Subject(s)
Electroencephalography , Encephalitis , Epilepsy , Humans , Retrospective Studies , Seizures , Seoul
6.
Article in Korean | WPRIM | ID: wpr-68870

ABSTRACT

PURPOSE: The study was aimed to investigate the effectiveness and tolerability of intravenous fosphenytoin (fPHT) in the treatment of pediatric status epilepticus (SE). METHODS: Medical-records of patients who received intravenous (IV) fPHT for the treatment of SE were retrospectively reviewed and their clinical data were analyzed regarding age, gender, seizure types, underlying neurologic status, use of other anticonvulsants, loading dose, response and adverse events of IV fPHT. RESULTS: Twenty patients (12 boys and 8 girls) were included in the study. The mean age at administration of IV fPHT was 3.98 years (range 0-18.6 years). Of the 20 patients, 15 patients had no underlying neurological conditions, but five patients were on anticonvulsants. IV fPHT terminated the seizures in 15 of the 20 patients (75%). No adverse events occurred during or after the infusions. CONCLUSION: This study demonstrated that IV fPHT was as effective as phenytoin and was well-tolerated in the treatment of pediatric SE. IV fPHT can be considered as a substitute for phenytoin in the management of pediatric SE.


Subject(s)
Anticonvulsants , Humans , Phenytoin , Retrospective Studies , Seizures , Status Epilepticus
7.
Article in English | WPRIM | ID: wpr-175378

ABSTRACT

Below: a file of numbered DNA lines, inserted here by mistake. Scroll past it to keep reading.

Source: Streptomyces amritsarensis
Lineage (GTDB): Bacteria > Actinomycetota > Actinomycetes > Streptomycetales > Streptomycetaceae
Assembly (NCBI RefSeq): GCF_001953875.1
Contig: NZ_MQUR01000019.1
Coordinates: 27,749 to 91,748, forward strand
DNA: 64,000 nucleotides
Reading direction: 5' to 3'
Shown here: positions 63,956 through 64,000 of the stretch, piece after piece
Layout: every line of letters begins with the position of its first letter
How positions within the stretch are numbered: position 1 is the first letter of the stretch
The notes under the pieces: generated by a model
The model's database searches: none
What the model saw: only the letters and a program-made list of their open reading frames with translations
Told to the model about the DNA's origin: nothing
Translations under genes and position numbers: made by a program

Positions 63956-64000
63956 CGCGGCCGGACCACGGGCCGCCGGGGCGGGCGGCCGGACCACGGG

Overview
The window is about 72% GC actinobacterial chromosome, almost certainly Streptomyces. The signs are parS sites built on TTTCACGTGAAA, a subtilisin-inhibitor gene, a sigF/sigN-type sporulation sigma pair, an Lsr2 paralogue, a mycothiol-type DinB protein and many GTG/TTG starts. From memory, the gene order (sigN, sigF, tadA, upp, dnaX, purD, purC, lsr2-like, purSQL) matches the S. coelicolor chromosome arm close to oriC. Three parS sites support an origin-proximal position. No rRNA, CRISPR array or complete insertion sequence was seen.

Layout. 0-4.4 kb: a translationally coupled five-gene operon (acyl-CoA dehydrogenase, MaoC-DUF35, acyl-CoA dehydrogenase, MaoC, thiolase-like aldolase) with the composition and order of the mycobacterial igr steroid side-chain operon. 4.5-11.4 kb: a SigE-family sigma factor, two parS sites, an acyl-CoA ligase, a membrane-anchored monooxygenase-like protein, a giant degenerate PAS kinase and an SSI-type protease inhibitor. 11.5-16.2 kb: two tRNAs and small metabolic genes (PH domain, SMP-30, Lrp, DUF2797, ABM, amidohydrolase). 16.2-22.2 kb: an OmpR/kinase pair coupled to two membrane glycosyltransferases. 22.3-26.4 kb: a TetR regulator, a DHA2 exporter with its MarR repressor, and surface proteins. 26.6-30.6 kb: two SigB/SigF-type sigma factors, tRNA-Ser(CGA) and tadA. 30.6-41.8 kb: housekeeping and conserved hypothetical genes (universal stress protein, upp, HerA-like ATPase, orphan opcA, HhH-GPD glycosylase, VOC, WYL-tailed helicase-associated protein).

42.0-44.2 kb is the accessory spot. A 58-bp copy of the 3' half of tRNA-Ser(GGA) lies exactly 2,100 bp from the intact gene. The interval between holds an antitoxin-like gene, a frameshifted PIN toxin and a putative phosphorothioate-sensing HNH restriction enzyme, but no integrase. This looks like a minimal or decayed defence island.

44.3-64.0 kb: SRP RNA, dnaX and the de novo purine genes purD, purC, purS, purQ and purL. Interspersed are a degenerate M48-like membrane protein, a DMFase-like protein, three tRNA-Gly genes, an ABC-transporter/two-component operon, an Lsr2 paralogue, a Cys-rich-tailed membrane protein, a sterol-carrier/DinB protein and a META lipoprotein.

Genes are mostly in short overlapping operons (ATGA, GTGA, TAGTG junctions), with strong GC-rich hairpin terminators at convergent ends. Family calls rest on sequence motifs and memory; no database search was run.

An 18-year-old boy was admitted with chest discomfort, nausea, and dyspnea at rest. At the age of 3 years, he underwent muscle biopsy and dystrophin gene analysis owing to an enlarged calf muscle and elevated serum kinase level (6,378 U/L) without overt weakness; based on the results, Becker muscular dystrophy (BMD) was diagnosed. The dystrophin gene showed deletion of exons 45 to 49. He remained ambulant and could step upstairs without significant difficulties. A chest roentgenogram showed cardiomegaly (cardiothoracic ratio, 54%), and his electrocardiogram (ECG) showed abnormal ST-T wave, biatrial enlargement, and left ventricular hypertrophy. The 2-dimensional and M-mode ECGs showed a severely dilated left ventricular cavity with diffuse hypokinesis. The systolic indices were reduced, including fractional shortening (9%) and ejection fraction (19%). Despite receiving intensive medical treatment, he died from congestive heart failure 5 months after the initial cardiac symptoms. We report a case of BMD with early-onset dilated cardiomyopathy associated with deletion of exons 45 to 49. Early cardiomyopathy can occur in BMD patients with certain genotypes; therefore, careful follow-up is required even in patients with mild phenotypes of BMD.